I’m slow. It must be the smoke. I can’t make my legs go. The final climb before Stevens Pass is agonizing. Most of the trees have been cleared from the ski runs, and there’s no shade. I have no energy left. 

I reach the pass and find the lodge and collect my resupply box. The folks here are very friendly, a huge relief in my fragile emotional state. For the first time on the trail, I’m close to cracking. The smoke is miserable. I can’t take much more of this, physically or mentally. It’s only 2:30, but I’m done for the day. I’m going to spend the night at the Mountaineer’s Lodge. I’ll meet my cousin Sharon here tomorrow morning. Maybe by tomorrow afternoon my foot will feel less inflamed. Maybe the smoke will thin. Maybe the next section – Stevens Pass to Stehekin – will be wonderful. 

Day 121: Shadows fail

18.8 miles (2428.9 to 2447.7)

Ash covers my tent. No wonder I woke up choking. Morning feels a little spooky due to the dense smoke. I bang my trekking poles together as I walk, just in case something is lurking in the forest. Less than half a mile from camp, I encounter a southbound section hiker. She tells me that she just saw a bear near the trail. I thank her for the warning. As the conversation ends, I notice a long-tailed weasel running back and forth across a log. I’m lucky enough to capture the little guy on video. My first weasel of the hike!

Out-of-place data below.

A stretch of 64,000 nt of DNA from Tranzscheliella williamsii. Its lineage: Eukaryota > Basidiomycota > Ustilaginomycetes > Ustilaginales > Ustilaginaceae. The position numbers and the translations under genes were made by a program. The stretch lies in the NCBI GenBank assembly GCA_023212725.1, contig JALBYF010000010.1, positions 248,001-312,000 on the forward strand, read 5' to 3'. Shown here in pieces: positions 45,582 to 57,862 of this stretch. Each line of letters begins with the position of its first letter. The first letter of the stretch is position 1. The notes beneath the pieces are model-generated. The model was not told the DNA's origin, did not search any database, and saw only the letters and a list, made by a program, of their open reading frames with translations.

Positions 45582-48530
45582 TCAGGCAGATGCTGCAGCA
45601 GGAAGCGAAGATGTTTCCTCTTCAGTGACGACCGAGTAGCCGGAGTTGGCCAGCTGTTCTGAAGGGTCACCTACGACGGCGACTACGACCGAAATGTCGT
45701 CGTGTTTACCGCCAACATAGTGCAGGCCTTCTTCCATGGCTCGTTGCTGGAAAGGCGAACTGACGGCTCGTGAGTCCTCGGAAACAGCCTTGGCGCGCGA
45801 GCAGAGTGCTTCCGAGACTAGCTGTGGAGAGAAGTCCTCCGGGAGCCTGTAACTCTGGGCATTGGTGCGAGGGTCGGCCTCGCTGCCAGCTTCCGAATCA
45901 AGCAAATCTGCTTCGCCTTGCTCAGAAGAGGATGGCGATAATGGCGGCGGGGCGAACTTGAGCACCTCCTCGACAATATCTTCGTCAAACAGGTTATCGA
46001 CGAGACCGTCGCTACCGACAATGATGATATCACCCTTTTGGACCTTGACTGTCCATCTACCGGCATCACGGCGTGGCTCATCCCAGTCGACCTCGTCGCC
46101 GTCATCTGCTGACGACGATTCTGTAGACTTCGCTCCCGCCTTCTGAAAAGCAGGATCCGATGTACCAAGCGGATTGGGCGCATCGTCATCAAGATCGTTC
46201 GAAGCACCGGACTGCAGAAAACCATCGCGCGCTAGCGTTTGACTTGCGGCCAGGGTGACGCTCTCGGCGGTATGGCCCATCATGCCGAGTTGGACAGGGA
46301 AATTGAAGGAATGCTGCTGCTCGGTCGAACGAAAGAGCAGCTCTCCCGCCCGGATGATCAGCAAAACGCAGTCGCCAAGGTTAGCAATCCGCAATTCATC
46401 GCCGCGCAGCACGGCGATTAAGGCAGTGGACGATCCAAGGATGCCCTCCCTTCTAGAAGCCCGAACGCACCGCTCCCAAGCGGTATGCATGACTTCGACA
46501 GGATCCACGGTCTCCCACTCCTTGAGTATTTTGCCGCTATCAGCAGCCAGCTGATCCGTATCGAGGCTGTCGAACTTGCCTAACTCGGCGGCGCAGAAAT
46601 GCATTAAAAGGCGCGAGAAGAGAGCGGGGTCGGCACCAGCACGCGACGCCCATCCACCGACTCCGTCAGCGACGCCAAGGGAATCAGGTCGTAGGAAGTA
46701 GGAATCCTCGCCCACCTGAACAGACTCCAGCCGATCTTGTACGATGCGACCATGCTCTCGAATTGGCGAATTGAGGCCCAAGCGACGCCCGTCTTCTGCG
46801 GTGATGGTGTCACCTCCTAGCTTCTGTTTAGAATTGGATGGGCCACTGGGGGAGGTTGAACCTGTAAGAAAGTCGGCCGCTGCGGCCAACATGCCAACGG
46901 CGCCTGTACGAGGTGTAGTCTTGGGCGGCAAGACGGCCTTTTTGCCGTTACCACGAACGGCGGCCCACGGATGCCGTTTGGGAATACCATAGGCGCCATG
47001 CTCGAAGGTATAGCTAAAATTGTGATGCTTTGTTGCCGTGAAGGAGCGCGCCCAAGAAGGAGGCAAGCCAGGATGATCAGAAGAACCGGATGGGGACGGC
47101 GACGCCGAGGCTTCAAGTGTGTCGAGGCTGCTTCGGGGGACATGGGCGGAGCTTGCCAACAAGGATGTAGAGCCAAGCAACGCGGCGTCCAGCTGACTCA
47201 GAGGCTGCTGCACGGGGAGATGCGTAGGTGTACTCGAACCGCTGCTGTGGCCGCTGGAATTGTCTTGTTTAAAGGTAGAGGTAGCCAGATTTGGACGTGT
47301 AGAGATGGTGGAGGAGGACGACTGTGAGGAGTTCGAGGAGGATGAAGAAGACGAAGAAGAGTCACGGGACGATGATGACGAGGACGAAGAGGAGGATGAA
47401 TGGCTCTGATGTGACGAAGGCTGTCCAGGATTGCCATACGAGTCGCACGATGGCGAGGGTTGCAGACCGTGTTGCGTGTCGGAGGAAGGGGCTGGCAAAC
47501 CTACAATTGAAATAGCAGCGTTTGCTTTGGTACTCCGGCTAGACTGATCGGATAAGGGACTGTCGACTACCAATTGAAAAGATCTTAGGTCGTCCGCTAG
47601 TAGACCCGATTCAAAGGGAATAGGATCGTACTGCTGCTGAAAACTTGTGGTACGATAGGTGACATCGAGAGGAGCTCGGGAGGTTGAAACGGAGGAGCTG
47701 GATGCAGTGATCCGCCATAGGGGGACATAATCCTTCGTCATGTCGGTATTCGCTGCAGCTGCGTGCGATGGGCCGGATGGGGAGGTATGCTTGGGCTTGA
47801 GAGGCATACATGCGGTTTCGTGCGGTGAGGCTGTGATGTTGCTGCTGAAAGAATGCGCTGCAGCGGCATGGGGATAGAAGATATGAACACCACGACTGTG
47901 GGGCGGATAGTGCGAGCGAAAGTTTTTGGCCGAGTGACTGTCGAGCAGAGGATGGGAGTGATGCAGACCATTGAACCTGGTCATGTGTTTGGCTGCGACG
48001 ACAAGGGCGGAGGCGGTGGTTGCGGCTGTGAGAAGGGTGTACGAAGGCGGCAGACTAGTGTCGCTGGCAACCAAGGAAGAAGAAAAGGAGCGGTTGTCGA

Today I will be diligent about stopping and taking off my pack every few miles to prevent my painful back chafe from getting any worse. The first stop occurs at the crossing of Deep Lake’s outlet. I boulder hop across the stream, then sit on a log and eat two bars. I’m still carrying a massive amount of food. I can eat until I’m full, all day long. 

Looking toward Deep Lake.

Broad-leaved plants are speckled with ash. Even thin fir needles have captured ash in their bristles. Views are extremely limited. As I climb, I can barely see Deep Lake down below. The surrounding mountains, which obviously should be spectacular, are blurry at best. Late morning is dark as dawn. No shadows are cast through the dense smoke. When the sun does break through now and again, it casts orange light. 

The views would be even more magical without all of this smoke.

At the top of the climb I meet Spiker and Daddy Long Legs, two hikers I met last night during my search for a campsite. We talk for a bit, then I head off. In a few miles there will be a creek crossing, and it may be difficult. In fact, there’s even a wooden sign nailed to a tree warning of a difficult ford not suitable for stock. I tell myself it can’t possibly be too deep to wade across, not this late in the year. By now I’m comfortable wading through streams. I’m going to be fine. But my anxiety level increases as I approach.

Half a mile before the stream, I pass two southbound weekenders and ask them about the crossing. They suggest crossing where the last switchback approaches the stream. That’s what I end up doing. The stream is flowing fast, but I find a relatively calm, shallow spot and walk through. Other hikers use a log downstream, but I don’t even bother looking at the log. This little ford is easy. On the far side, I sit among a group of hikers and eat lunch. I ask if anyone has seen Wang. No one has. Less than five minutes later, Wang appears! She crosses the stream, hangs out for a few minutes, then continues on. Shortly after, I follow. 

From here the trail climbs again, all the way to Piper Pass seven miles away. Washington is nothing but climbs and descents. Halfway up, I stop for water at a spring and see a shrew dart across the trail. It pauses for the briefest moment to sniff my backpack’s hipbelt, then scurries into the vegetation.